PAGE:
Spreading your investments across different asset classes, such as shares, bonds, real estate, and international investments helps mitigate risks and protects your portfolio against market volatility.
Setting up an investment portfolio can be fairly straightforward if you do a little research, but if you don't feel comfortable doing so independently, consult with a financial expert. They can help you design an investment strategy that's aligned with your risk tolerance and financial goals.
To make your retirement funds last, create a realistic budget and stick to it. Work out your total ongoing expenses, such as housing, healthcare, utility bills, and daily living costs. Factor in discretionary spending for travel, hobbies, and entertainment.
Be mindful of your lifestyle choices and ensure your expenses fall within your available resources. Consider tracking your expenses using budgeting tools or mobile apps to monitor your cash flow and identify areas for potential savings.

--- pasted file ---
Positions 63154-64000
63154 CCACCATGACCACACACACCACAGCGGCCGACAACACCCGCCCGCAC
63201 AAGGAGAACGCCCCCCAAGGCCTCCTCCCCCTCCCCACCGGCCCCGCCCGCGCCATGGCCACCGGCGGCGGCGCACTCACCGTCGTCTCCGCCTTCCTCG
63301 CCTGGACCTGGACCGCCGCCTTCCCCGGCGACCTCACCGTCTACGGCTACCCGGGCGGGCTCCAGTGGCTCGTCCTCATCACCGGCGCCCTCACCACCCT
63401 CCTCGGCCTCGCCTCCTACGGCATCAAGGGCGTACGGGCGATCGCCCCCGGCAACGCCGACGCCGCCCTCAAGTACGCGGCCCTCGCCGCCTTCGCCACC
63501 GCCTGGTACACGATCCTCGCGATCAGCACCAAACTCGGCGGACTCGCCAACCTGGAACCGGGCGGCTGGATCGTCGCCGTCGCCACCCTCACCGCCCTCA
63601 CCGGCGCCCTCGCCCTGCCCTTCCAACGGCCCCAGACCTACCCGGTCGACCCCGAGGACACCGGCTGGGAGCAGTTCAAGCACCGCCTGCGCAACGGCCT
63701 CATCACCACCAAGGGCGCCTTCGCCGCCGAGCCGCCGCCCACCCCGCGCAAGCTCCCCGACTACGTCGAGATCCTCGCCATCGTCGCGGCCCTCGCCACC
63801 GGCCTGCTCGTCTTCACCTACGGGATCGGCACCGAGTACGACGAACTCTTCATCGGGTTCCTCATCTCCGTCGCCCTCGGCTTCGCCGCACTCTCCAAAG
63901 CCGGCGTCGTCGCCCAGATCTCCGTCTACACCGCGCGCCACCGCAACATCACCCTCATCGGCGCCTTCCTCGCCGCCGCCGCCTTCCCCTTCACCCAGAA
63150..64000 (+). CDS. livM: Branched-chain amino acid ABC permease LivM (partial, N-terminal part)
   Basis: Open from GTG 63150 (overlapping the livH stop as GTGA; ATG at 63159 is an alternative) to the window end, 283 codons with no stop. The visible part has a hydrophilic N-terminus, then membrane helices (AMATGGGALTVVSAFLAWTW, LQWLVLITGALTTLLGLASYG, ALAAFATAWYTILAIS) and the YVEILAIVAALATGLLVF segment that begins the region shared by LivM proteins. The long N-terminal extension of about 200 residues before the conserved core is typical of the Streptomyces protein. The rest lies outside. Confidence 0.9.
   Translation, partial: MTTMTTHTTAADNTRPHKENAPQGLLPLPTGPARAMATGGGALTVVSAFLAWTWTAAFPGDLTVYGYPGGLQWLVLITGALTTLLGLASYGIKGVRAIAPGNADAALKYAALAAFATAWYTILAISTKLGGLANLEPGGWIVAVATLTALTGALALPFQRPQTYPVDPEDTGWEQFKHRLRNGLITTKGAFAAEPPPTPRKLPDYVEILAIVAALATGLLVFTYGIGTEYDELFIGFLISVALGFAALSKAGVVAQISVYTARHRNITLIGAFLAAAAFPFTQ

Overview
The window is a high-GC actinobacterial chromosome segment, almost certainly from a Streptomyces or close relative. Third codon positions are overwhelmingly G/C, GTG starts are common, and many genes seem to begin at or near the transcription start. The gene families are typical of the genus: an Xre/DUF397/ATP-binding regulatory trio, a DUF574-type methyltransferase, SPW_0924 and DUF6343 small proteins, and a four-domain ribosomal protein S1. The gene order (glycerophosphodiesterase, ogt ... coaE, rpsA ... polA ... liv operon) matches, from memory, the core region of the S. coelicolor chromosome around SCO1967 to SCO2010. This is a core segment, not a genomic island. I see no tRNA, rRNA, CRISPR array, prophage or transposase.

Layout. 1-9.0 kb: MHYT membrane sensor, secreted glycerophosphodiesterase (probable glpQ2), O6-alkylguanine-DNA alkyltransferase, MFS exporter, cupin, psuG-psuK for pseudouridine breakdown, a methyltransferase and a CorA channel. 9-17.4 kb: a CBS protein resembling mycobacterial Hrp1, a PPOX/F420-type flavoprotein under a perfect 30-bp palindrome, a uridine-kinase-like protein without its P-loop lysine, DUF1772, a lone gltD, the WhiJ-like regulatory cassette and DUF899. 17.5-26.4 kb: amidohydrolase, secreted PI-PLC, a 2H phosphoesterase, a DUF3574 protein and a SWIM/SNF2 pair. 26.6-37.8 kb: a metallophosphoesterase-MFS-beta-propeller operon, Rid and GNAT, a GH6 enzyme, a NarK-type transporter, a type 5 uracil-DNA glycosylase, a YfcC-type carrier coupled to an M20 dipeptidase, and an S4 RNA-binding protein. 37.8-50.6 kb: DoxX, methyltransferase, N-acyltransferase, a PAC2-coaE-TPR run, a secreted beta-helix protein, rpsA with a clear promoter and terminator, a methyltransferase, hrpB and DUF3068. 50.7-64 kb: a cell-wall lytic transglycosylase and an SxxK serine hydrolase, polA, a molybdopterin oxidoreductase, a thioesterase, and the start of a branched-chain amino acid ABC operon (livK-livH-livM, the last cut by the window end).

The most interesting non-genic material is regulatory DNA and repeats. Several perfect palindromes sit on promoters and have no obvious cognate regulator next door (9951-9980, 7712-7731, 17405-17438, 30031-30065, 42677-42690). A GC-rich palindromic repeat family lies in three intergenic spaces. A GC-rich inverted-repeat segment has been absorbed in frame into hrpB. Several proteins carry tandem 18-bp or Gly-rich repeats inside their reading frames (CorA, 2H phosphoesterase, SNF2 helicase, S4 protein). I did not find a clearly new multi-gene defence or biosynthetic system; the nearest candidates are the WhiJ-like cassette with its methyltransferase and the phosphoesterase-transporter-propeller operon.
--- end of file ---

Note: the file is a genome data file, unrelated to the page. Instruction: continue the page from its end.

Carrying debt into retirement can place a significant strain on your finances. Prioritise paying off high-interest debt, such as credit cards and personal loans, before retiring.
Minimising (or better still, eradicating) debt not only reduces your financial obligations but also provides peace of mind.
Develop a debt repayment plan and consider working with a financial expert to manage your debt management strategy, so you can minimise the amount of interest you have to pay.
Increased life expectancies mean retirees need to plan for the potential of a longer retirement. Medical expenses can be a significant financial burden, so you must factor in healthcare costs when planning for retirement.